After weeks of protests against President Gotabaya Rajapaksa and his government, citizens have been actively asking for international support in various forms, from procurement of medicines to financial support for vulnerable communities. This includes regular appeals to hacktivist groups like Anonymous to get involved by uncovering evidence of corruption and theft of public funds. Now a video circulating on the internet alludes to Anonymous being after the President and the current administration.
The Ghost Squad
The video was posted on April 9th by a channel calling itself The Ghost, also known as The Ghost Squad. The first half revolves around a now-viral Facebook post revolving around an incident where 102 tons of printed material was shipped to Uganda. Already in February 2021, Sri Lankan Airlines has chartered three consecutive flights with 102 tons of “printed material”. According to a Sunday Times report, the airline had declined to disclose details of the flight following an RTI filing.
The avant-garde controversy is then discussed before ending with, “Gotabaya Rajapaksa, you have 12 days to resign.” While the warning may be cryptic, the implications for Sri Lanka could potentially be drastic. Especially considering Ghost Squad’s track record.
For those wondering, the Ghost Squad is a politically motivated hacktivist group affiliated with the larger Anonymous collective. The list of attacks on governments and organizations includes defacing Ethiopian government websites, Donald Trump’s website, UK banks and more. Whether or not Sri Lanka will be the group’s newest entry remains to be seen.
On the other hand, one could question the authenticity of the whole thing. Yes, the video was mentioned on anonymous Twitter. But the Ghost YouTube channel is barely a week old and the content featured is all about the Sri Lankan crisis. The channel’s location is listed as Sri Lanka and the linked Twitter account is only a few months old. So there is a possibility that this could be an attempt by some locals to capitalize on the growing calls for Anonymous to get involved in the country’s situation. On the other hand, literally anyone can claim to be part of Anonymous and conduct cyberattacks.
Anonymous and Sri Lanka: On Dangerous Waters
Still, given the current situation, the increasing calls for international hacktivism are not all that surprising. Firstly, the growing pile of politically sponsored allegations of corruption by many highway projects on the Pandora Papers scandal continues to be in the spotlight against the backdrop of #GotaGoHome.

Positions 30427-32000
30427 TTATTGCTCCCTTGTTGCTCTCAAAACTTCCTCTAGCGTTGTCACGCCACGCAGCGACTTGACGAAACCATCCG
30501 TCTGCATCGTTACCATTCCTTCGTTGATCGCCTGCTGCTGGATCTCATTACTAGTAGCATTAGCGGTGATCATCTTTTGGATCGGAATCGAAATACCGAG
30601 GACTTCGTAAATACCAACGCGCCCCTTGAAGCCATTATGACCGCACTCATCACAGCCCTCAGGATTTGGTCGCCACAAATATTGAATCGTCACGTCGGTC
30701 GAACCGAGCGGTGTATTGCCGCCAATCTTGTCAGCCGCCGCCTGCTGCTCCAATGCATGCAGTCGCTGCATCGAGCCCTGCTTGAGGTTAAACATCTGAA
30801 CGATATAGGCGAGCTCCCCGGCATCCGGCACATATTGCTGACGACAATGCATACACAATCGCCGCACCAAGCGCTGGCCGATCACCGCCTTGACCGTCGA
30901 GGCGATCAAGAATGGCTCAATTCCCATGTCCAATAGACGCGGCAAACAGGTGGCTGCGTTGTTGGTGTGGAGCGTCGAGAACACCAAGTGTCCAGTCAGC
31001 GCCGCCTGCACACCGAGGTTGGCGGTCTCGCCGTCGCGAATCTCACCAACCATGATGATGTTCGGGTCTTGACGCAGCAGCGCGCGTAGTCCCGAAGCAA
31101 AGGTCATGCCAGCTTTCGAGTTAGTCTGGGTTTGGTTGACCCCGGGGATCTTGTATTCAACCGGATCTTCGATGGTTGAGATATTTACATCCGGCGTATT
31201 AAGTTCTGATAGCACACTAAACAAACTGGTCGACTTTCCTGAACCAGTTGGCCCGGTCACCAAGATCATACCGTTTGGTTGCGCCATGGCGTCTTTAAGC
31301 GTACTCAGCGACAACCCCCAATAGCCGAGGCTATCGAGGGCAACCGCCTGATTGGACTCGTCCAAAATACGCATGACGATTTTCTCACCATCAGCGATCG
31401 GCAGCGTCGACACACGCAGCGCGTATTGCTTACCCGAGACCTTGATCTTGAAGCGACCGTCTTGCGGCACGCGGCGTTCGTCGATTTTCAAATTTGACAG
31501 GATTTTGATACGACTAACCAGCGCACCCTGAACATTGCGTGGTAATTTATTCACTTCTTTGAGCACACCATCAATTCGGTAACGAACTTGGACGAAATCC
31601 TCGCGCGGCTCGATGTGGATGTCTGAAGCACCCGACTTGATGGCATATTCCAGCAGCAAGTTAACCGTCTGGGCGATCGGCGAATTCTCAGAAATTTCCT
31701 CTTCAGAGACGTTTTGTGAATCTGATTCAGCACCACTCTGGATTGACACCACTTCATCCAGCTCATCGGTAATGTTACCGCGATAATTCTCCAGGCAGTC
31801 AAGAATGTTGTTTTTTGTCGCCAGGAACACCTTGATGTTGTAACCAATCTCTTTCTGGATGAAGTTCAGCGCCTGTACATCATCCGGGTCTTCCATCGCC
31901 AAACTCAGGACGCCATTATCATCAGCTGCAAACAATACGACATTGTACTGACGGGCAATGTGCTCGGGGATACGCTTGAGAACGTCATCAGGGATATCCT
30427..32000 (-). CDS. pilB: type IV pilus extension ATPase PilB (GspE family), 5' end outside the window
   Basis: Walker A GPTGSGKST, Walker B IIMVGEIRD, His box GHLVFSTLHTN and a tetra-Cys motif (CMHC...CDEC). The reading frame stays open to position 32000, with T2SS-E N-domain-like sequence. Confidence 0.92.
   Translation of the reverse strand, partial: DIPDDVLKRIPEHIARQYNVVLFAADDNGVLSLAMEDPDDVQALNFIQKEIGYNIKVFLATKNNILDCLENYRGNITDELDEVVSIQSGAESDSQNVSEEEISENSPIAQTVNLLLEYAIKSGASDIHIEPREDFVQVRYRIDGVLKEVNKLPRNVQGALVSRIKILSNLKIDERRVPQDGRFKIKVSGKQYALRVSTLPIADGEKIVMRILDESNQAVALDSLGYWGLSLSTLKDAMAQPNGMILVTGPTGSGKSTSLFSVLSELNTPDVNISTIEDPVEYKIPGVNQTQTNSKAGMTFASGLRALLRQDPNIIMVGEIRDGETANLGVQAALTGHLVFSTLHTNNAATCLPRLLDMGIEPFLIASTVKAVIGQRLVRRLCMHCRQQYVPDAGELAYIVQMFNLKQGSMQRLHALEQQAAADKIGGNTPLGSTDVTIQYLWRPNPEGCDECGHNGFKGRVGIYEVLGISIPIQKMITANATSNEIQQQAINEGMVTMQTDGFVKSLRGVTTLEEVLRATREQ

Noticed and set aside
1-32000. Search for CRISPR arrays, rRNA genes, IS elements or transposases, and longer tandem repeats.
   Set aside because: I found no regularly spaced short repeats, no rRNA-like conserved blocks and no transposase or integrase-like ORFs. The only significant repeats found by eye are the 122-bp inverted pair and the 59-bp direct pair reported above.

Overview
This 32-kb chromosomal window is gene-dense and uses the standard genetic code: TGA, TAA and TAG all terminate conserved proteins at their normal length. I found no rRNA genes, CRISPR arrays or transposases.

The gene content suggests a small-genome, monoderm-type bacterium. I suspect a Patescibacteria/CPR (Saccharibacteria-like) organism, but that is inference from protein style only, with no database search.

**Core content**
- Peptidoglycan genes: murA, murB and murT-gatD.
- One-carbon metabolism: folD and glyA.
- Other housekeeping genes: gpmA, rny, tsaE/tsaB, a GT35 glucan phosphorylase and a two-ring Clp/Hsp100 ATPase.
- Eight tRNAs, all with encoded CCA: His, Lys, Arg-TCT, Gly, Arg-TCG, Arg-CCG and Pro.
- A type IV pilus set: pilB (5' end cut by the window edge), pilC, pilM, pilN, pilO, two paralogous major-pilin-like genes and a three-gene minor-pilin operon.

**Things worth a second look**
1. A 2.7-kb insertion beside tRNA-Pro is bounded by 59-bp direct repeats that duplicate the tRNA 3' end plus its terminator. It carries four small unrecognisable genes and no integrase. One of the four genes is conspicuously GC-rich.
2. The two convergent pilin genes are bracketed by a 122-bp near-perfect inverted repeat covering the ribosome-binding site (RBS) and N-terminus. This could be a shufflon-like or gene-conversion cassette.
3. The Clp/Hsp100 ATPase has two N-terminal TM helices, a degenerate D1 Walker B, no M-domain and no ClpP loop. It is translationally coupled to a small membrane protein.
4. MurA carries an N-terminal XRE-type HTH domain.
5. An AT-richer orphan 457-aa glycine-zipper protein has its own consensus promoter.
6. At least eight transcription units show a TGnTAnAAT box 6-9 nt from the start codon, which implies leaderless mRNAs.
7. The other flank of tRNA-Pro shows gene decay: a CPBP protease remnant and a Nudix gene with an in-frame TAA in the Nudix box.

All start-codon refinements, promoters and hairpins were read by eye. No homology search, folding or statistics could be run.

In addition, international coverage of the protests and the country’s economic crisis leaves citizens wanting. Even the behavior of Sri Lanka’s own state media and related institutions has not helped lately. For example, the Ministry of Government Information initially denied the country’s drug shortages, and the state media channel Rupavahini described the recent wave of protests as “mainly by Muslims”.
In such a context, it can be tempting to appeal to Anonymous to intervene. But an attack on Sri Lanka’s digital infrastructure could do more harm than good. The country’s digital infrastructure is already vulnerable, especially at the national level. Incorporating these government websites and systems would essentially limit effective means of communication and services, limited as it may seem in Sri Lanka’s digital space. Furthermore, any restoration or re-creation of such web services would be at public expense.
But to make matters worse, Sri Lanka’s cybersecurity resilience has rarely been good. Back in April 2014, the #OpSriLanka attack by anonymous hackers paralyzed 129 websites in Sri Lanka. About three years later, the President’s website was hacked by a 17-year-old. In February 2021, the LK domain registry itself was compromised. So Sri Lanka is clearly not ready to weather a wave of cyber attacks.
Now, amid another wave of calls for Anonymous’ #OpSriLanka, has the Sri Lankans bitten off more than they can chew?